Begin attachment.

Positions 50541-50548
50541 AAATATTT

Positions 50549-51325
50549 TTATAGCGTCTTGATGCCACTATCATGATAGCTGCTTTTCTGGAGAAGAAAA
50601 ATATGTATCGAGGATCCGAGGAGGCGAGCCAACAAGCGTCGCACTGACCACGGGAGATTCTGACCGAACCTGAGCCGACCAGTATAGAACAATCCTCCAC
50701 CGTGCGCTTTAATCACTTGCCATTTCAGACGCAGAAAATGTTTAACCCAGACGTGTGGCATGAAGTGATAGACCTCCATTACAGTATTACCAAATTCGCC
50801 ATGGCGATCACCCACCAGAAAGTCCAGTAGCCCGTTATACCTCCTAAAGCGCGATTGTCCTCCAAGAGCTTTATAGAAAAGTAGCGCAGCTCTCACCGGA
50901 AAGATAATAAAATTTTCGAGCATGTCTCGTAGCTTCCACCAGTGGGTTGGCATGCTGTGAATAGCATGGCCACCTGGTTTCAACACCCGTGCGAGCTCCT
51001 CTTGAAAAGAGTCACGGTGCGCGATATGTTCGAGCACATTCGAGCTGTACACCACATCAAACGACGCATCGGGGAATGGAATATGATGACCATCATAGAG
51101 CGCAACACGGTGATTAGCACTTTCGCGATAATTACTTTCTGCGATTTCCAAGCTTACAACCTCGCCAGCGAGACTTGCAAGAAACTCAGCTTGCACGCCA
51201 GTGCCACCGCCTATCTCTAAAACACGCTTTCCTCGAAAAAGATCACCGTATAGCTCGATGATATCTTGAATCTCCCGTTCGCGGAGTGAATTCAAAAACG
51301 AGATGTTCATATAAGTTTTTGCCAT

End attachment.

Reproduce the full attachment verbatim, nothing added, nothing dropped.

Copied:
Positions 50541-50548
50541 AAATATTT

Positions 50549-51325
50549 TTATAGCGTCTTGATGCCACTATCATGATAGCTGCTTTTCTGGAGAAGAAAA
50601 ATATGTATCGAGGATCCGAGGAGGCGAGCCAACAAGCGTCGCACTGACCACGGGAGATTCTGACCGAACCTGAGCCGACCAGTATAGAACAATCCTCCAC
50701 CGTGCGCTTTAATCACTTGCCATTTCAGACGCAGAAAATGTTTAACCCAGACGTGTGGCATGAAGTGATAGACCTCCATTACAGTATTACCAAATTCGCC
50801 ATGGCGATCACCCACCAGAAAGTCCAGTAGCCCGTTATACCTCCTAAAGCGCGATTGTCCTCCAAGAGCTTTATAGAAAAGTAGCGCAGCTCTCACCGGA
50901 AAGATAATAAAATTTTCGAGCATGTCTCGTAGCTTCCACCAGTGGGTTGGCATGCTGTGAATAGCATGGCCACCTGGTTTCAACACCCGTGCGAGCTCCT
51001 CTTGAAAAGAGTCACGGTGCGCGATATGTTCGAGCACATTCGAGCTGTACACCACATCAAACGACGCATCGGGGAATGGAATATGATGACCATCATAGAG
51101 CGCAACACGGTGATTAGCACTTTCGCGATAATTACTTTCTGCGATTTCCAAGCTTACAACCTCGCCAGCGAGACTTGCAAGAAACTCAGCTTGCACGCCA
51201 GTGCCACCGCCTATCTCTAAAACACGCTTTCCTCGAAAAAGATCACCGTATAGCTCGATGATATCTTGAATCTCCCGTTCGCGGAGTGAATTCAAAAACG
51301 AGATGTTCATATAAGTTTTTGCCAT